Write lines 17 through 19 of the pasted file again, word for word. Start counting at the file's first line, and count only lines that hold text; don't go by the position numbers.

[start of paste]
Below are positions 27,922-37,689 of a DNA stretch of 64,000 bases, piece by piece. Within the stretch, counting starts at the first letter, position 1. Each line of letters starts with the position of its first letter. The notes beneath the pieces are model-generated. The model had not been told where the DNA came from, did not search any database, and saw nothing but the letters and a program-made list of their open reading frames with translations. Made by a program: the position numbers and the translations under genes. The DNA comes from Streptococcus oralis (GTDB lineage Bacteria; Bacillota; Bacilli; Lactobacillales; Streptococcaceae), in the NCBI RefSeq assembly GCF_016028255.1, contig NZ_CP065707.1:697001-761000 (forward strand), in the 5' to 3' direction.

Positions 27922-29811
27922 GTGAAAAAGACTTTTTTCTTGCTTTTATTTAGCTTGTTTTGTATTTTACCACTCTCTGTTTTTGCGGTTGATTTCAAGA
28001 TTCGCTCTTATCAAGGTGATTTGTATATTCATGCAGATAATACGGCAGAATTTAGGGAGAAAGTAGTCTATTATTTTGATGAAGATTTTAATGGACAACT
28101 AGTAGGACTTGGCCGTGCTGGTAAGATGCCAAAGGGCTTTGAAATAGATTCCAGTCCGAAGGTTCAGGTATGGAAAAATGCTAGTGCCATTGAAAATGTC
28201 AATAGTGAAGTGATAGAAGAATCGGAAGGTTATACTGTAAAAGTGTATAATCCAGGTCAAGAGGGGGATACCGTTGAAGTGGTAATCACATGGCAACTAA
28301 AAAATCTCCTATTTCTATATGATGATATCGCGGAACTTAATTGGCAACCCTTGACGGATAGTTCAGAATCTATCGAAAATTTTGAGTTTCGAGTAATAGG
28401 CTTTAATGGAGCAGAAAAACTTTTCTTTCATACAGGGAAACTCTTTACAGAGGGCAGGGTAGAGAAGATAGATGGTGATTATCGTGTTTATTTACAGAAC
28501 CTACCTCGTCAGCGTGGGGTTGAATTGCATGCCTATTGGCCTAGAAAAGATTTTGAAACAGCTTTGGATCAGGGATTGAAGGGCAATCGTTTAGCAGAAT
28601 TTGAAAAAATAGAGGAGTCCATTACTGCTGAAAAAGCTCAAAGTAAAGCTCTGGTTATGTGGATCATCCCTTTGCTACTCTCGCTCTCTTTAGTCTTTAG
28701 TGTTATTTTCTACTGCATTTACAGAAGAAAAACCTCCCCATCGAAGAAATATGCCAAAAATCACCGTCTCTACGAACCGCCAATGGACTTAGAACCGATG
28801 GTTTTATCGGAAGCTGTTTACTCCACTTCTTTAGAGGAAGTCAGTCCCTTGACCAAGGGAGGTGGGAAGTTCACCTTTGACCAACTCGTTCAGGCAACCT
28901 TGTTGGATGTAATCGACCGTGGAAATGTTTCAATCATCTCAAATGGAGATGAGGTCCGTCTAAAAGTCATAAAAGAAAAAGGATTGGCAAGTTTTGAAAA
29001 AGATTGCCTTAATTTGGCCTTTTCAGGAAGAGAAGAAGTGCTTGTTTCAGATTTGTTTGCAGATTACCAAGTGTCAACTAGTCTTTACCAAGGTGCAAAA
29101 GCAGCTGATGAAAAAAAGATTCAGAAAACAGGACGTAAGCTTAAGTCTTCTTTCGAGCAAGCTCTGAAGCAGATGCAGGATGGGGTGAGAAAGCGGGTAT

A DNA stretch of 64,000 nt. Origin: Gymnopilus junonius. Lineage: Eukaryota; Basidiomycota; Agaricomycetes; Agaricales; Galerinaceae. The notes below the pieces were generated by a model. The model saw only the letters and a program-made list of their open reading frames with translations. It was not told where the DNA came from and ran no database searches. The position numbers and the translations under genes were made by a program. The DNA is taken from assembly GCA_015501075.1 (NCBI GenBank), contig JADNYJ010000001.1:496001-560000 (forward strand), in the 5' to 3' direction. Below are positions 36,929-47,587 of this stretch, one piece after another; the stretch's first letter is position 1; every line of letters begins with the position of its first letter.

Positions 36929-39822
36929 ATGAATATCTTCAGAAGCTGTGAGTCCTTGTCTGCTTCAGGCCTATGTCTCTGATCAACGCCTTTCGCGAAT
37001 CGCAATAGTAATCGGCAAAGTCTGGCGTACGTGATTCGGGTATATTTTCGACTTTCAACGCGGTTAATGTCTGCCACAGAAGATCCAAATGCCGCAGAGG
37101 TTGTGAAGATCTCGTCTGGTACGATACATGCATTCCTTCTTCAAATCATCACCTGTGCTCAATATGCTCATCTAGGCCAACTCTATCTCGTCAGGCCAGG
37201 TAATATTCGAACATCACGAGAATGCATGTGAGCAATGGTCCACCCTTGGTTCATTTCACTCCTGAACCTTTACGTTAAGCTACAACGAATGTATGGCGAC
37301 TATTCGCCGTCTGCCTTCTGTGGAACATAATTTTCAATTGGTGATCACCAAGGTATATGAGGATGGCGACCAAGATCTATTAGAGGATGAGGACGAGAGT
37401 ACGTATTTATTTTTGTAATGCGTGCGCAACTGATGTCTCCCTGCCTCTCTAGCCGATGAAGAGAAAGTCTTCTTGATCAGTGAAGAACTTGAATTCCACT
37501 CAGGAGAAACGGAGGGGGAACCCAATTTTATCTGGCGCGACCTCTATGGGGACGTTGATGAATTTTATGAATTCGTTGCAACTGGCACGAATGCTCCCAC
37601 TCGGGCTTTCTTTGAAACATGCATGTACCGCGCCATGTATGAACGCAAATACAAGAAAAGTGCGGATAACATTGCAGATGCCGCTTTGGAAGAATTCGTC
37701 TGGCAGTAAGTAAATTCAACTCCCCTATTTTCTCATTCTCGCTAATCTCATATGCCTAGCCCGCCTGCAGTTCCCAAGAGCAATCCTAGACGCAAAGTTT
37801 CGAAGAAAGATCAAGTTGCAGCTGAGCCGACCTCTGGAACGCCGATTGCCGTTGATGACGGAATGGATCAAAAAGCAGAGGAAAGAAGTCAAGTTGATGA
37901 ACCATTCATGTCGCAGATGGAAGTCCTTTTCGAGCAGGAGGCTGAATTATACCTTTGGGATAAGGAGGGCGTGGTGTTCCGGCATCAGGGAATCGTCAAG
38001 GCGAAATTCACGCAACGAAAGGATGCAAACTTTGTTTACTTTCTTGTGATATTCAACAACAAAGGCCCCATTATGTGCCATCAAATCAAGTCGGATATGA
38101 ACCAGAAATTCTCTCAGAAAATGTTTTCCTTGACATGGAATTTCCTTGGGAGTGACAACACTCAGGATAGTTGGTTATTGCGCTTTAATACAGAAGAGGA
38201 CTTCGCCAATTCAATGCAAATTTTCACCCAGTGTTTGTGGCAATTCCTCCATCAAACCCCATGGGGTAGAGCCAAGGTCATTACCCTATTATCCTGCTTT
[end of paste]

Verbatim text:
Positions 36929-39822
36929 ATGAATATCTTCAGAAGCTGTGAGTCCTTGTCTGCTTCAGGCCTATGTCTCTGATCAACGCCTTTCGCGAAT
37001 CGCAATAGTAATCGGCAAAGTCTGGCGTACGTGATTCGGGTATATTTTCGACTTTCAACGCGGTTAATGTCTGCCACAGAAGATCCAAATGCCGCAGAGG